Philippine Senate President Villar resigns 2008-11-17 17:46:09   Print

    MANILA, Nov. 17 (Xinhua) -- Philippine senator Manuel Villar on Monday announced his surprise resignation as Senate president amid rumors to oust him, relinquishing the top post to senator Juan Ponce Enrile.

    In a surprise resignation statement at the beginning of Monday's Senate session, Villar, who has publicly announced his intention to run for the 2010 presidential election, said he was vacating his post after learning that he no longer had the support of majority of the chamber.

    "My dear colleagues in this august chamber, the tenure of the Senate President - as everyone knows - depends on the number of members that supports him or her. I was informed this afternoon I no longer have the support of majority of my colleagues," Villar said in the statement.

    "I therefore tender my resignation and congratulate the new Senate president, Honorable Juan Ponce Enrile," Villar said.

    The out-going Senate president said he will devote his time as fiscalizer and will have more time to be with the people in the countryside and with his family.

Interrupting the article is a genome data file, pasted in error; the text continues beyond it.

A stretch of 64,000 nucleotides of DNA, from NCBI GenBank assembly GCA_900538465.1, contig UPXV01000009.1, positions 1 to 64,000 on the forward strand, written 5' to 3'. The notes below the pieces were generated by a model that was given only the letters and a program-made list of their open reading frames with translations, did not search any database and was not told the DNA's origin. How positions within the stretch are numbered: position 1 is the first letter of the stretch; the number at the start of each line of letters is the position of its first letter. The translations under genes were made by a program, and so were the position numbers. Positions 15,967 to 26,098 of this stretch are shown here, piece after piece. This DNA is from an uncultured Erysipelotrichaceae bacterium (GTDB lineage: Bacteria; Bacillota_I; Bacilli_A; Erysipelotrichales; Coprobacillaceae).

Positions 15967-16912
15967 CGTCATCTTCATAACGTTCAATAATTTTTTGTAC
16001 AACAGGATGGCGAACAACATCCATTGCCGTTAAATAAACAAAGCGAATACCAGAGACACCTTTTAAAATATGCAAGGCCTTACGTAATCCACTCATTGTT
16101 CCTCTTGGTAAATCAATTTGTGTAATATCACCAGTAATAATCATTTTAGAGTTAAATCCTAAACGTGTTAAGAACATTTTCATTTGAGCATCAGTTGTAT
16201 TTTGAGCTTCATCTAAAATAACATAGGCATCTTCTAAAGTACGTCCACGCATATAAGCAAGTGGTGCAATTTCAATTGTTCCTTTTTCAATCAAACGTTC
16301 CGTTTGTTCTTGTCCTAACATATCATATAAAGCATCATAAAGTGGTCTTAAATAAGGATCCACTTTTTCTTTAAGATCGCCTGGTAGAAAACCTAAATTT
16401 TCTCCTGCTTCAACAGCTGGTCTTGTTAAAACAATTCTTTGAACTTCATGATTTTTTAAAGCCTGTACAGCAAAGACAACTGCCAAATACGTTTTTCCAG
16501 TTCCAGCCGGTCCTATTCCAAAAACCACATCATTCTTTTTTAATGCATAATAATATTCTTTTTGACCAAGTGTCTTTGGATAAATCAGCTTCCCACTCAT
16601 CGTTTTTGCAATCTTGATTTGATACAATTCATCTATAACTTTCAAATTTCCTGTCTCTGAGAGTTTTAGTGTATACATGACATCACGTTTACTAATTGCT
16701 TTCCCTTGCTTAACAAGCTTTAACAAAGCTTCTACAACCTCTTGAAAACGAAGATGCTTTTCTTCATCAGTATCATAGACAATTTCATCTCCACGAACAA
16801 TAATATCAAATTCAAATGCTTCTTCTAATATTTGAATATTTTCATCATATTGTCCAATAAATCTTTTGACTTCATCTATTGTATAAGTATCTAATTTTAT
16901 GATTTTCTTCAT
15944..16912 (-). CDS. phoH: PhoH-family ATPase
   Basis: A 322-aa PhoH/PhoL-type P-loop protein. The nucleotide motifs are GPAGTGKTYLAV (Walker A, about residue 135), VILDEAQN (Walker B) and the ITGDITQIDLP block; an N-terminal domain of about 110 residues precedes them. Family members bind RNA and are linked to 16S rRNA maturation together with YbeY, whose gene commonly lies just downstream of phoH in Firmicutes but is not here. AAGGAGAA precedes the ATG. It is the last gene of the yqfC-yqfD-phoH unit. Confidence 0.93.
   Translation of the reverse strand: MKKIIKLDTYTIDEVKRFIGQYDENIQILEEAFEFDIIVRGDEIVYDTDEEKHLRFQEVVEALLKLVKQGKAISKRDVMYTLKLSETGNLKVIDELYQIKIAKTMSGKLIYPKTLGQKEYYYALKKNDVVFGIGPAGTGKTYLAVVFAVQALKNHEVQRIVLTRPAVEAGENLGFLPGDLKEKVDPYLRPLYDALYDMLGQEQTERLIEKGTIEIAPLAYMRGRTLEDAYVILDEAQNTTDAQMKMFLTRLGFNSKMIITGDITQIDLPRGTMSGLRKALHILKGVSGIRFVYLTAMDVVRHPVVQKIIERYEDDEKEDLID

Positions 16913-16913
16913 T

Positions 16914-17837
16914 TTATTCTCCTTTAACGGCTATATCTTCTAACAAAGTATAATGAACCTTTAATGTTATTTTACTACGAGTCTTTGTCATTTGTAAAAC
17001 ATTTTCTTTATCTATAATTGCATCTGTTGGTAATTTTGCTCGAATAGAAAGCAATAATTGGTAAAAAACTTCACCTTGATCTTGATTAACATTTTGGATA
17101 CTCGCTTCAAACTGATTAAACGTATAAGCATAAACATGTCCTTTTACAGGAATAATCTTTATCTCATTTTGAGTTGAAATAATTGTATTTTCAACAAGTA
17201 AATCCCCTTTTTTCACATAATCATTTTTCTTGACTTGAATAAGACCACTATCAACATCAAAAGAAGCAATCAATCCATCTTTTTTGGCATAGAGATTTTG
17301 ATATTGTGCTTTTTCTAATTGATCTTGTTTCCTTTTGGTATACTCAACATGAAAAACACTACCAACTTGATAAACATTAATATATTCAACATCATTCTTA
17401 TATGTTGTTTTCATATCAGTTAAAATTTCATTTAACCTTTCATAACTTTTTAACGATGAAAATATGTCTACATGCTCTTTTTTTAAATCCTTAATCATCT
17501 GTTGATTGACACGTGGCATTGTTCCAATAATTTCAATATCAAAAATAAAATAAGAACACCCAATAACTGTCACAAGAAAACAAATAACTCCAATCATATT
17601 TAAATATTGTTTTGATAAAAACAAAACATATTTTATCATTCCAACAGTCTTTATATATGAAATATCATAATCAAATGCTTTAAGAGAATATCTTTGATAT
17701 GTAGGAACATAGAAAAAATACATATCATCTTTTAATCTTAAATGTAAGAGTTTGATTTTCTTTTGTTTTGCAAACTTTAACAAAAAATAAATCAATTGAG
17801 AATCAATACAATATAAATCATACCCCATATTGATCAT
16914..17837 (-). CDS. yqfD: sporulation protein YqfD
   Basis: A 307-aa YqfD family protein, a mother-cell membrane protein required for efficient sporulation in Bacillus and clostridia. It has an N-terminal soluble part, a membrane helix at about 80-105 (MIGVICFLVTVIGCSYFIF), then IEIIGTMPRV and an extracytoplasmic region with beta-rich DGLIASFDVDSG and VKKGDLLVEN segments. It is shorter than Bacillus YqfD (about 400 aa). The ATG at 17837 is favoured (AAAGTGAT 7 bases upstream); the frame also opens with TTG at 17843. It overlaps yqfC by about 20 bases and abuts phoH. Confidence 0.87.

Senator Juan Ponce Enrile, a seasoned politician who rose to fame during the administration of the late president Ferdinand Marcos, was sworn in as the new Senate president Monday afternoon.

    According to media reports, out of the 23 senators, 14 voted for Enrile while five abstained.

    Rumors have been brewing that there is a coup against Villar at Mondays session.

    Villar, who assumed the Senate top post since 2005, has declared his interest in running for the presidency in 2008. He was recently embroiled in a road project corruption controversy.

    Senator Lacson told local reporters that the C-5 road project scandal triggered the movement in the upper chamber.

    "You know if there is perception that the Senate leadership is damaged because of the C-5 controversy, most of the members, the majority at least of the members of the Senate, will be thinking that the whole Senate could be affected," he said.

    Villar declined to mention the reasons for the Senate coup, which also came after two major Senate investigations involving the 728-million pesos (14.9 million U.S. dollars) fertilizer fund scam and the Moscow cash scandal involving key former Philippine police generals.

Editor: Pliny han
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